I’ve been involved, though to a lesser extent, in polio and TB control, again great examples of scaling up, and have learnt some useful lessons from these experiences. There is a clear pattern: these programmes defined what they meant by scale precisely. Scaling up calls for a considered choice between coverage, speed and quality, and they made explicit choices at each stage of their programs.
Coverage is the number of consumers (for example sex workers, or pregnant and lactating mothers) to be reached in a determined geography. The question is of definition: a village can be the unit of scale, but so can a state. There is no value judgement here. Scale is a definition, it has nothing to do with size per se.
For a defined level of coverage, there are trade-offs that must be carefully considered between speed of delivery, and quality levels. In Avahan we made a decision that in the first year we would strive for rapid coverage at great speed, building quality levels only after that.
The second feature is that they were clear about how to achieve scale. In our experience it is the same set of considerations as in business—supply, demand, and advocacy, carefully integrated.
Supply primarily means that frontline workers who deliver health services are well-equipped. They must have adequate training, reliable facilities, but most importantly they must have access to micro-data.
Demand means that the consumer must be able to secure her rights to better health; awareness creation is only a small part of generating demand.
Nonprofits believe that if they create a good prototype, others will take it to scale—but that never works.Advocacy entails dealing with barriers such as gender inequity, social norms, product access, bureaucracy, and more. Too much advocacy consists of exhortation, or dire warnings; the crux is the use of data, combined with creative methods. Avahan took off when we started working on violence, which came in the way of safe sex.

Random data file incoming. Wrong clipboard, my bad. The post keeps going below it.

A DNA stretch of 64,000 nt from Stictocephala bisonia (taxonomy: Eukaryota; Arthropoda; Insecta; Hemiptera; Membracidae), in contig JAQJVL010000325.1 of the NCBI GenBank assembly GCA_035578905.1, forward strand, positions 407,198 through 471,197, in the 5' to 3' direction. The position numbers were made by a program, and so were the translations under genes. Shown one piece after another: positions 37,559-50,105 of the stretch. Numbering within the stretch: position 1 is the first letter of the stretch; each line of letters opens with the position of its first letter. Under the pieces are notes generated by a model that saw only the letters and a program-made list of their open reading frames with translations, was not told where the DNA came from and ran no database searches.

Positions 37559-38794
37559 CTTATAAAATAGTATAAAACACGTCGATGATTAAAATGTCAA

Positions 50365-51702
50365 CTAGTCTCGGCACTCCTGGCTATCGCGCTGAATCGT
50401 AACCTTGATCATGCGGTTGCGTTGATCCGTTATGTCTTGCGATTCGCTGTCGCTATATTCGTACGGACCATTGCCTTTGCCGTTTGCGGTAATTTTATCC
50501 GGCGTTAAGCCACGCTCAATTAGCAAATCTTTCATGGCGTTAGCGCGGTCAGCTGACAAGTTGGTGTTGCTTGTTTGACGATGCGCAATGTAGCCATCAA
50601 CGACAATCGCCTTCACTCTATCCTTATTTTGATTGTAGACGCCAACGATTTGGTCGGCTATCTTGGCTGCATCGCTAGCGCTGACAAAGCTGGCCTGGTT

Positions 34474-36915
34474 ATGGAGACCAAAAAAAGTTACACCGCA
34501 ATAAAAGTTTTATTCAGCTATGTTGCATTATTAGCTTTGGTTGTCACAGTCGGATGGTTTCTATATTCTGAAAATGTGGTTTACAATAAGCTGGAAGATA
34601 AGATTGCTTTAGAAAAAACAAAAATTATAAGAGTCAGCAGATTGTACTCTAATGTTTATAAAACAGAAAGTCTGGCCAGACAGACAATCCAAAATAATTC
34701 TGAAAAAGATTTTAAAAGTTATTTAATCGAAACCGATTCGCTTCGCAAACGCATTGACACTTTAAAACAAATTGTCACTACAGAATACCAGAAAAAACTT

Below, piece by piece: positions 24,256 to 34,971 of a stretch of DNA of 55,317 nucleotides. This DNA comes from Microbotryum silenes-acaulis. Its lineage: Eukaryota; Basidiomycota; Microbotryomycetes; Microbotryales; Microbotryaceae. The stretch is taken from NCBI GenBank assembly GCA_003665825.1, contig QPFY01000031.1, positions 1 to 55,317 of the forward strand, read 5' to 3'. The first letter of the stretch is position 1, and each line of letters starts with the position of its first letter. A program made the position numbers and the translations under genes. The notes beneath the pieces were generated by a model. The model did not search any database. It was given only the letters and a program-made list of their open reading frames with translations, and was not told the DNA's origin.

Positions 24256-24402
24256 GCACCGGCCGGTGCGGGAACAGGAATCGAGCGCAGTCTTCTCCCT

The ‘hope model’—where the nonprofit believes that if they create a good prototype, others will take that to scale—never works. Scaling up must be carefully orchestrated, with considerable savvy.
A marriage that must be arranged
We’ve been discussing public health delivery. But the same principles are relevant in almost any social sector, where delivery at scale is the key. It is as meaningful in areas as diverse as sanitation, open defecation, or secondary education.
Today there is a wave of CSR spending by businesses. Foundations and individual philanthropists are giving away vast sums of money to scale up innovative solutions to social sector problems.
Business leaders pay huge amounts for outside advice on aspects of their businesses. However, I have experienced, from those same people, a peculiar sensitivity and prickliness when it comes to taking inputs on their strategies for giving. It is baffling. The very same people who put so much thinking into their business strategies, are so often vague on basic questions about the what and how of scale.
For these givers, delivery of solutions at scale in the social sector requires sharp and savvy business thinking. At the same time, businesses can learn a lot from health—for example how to really listen to consumers, strengthen sales forces, do effective advocacy. The challenge is in getting business people to contribute to the social sector; even more so in getting technical people in the social sector to embrace business thinking.
It is a union waiting to be arranged.
*Source: APAC-USAID and Avahan data